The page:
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Remnant Cervical Tissue

  1. #1
    Question Remnant Cervical Tissue
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    I am looking for some assistance with coding for "Removal of Remnant Cervical Tissue." I have found topics related to "REPAIR of", but nothing referencing "Removal of.."

    Please help!

    Thanks,
    Kristy

  2. Default
    Hi sorry, we really need the Op notes for this to assign

  3. #3
    Default
    [U]Operative Indications:
    53 y/o gravida 3, para 3 status post vaginal hysterectomy w/colporrhaphy several years ago who reports dyspareunia point tenderness in the apex of the vagina during intercourcse. The patient has recently been treated for vaginal atrophy w/some improvemtn, although the patient reports there is still tenderness at the area and desires removal of the cuff remnant.

    Operative Technique:
    Patient was brought to the OR. A time out was performed. She was prepped and draped in a normal sterile fashion in the dorsal lithotomy postion. Her legs were placed in candy cane stirrups. Initially it was through that a LEEP instrument would be good to remove the remnant; however, upon revisualization of the vaginal cuff and considering the narrowness of her vagina this was not done. Instead a 15-blade scalpel was used to excise the less than 5-mm remnant. Minimal estimated blood loss was present. Pressure was held at the area of bleeding and a small amount of Monsel was placed at the area of the excision for hemostasis. Please not that prior to the beginning of the case bimanual examination was done as well as emptying the bladder. The vaginal canal was reinspected after removal of the remnant. The mesh was palpated at the posterior aspect of evidence of room for a surgical expansion of the vaginal length or width. The case was then ended. The sponge, lap and needle counts were correct times two. Please note that also prior to the beginning of the case a bolus solution of lidocaine with epinephrine 1:100,000 was used and less than 1 ml was injected in the vaginal cuff remnant that was to be removed.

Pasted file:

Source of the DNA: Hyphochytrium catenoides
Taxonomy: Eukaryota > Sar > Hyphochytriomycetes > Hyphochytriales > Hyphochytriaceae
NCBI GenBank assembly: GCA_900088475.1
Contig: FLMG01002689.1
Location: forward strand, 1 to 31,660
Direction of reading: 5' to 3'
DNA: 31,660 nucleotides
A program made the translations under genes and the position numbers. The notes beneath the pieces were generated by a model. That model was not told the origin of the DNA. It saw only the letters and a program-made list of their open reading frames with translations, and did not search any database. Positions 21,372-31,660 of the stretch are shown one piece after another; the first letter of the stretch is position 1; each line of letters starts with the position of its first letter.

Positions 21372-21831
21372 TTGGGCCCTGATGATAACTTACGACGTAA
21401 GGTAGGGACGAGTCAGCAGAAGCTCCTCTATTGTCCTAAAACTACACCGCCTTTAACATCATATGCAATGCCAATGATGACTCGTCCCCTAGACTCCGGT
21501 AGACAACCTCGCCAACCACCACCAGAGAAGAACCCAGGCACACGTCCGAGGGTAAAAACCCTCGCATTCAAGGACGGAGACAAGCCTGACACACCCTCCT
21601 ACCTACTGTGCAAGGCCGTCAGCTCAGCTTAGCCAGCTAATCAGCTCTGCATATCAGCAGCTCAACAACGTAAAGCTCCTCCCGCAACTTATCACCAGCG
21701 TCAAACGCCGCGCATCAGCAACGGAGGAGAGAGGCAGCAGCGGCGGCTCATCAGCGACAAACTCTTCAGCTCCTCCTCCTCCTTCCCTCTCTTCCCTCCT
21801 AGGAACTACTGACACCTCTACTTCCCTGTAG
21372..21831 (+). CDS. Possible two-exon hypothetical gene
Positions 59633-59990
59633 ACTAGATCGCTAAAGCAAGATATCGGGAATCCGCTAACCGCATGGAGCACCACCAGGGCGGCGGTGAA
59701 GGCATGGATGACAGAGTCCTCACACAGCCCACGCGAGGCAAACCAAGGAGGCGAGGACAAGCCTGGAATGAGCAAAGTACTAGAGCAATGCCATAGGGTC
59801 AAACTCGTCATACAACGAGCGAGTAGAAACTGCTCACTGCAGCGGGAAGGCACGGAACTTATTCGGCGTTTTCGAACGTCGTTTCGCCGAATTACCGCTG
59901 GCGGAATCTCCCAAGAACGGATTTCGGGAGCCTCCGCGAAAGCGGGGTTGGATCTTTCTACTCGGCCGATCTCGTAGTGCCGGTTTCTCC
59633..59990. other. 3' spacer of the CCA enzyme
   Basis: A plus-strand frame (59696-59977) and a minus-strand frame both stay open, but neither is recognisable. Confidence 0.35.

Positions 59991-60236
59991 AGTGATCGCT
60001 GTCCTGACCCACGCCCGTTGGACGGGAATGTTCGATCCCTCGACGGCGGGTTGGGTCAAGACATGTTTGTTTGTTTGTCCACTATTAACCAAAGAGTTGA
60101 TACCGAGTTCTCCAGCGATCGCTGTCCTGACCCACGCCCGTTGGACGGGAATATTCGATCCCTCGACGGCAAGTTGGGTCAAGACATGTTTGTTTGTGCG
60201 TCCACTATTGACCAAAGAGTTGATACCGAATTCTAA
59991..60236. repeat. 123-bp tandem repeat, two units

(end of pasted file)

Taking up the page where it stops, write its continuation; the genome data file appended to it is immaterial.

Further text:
4. Default
    Status Post Vaginal Hysterectomy wih colporrhaphy done many years ago- that means the Cervix is totally removed along with the body of the uterus, There is no cervical stump left behind. So it is NOT cervial tissue.
    Colporraphy done with a Mesh left. So the tissues could be the redundant portion tag of the vaginal tissues (which could happen while the process of healing of the approximated site of vaginal incisional margins) or a new growth of tissue. there is no possibility of any other tissue jutting out there to merit its presence.
    As such I would give 57135 excision of tumor/cyst or any vaginal core or mass of tissues , until and otherwise the pathology report comes different.
    Does this help you

  5. #5
    Default
    We're not at liberty to decide what was actually removed; we have to code off of the information provided on the op note. That being said, if I were coding this, I'd assign:
    57550 Removal of residual cervical stump, vaginal approach, with diagnosis code 625.9 (Pain, female genital organ). Also noteworthy is 622.8, which is what you find when searching "Stump, cervical" in tha alphabetic section. I'm not sure which one is a better fit, though.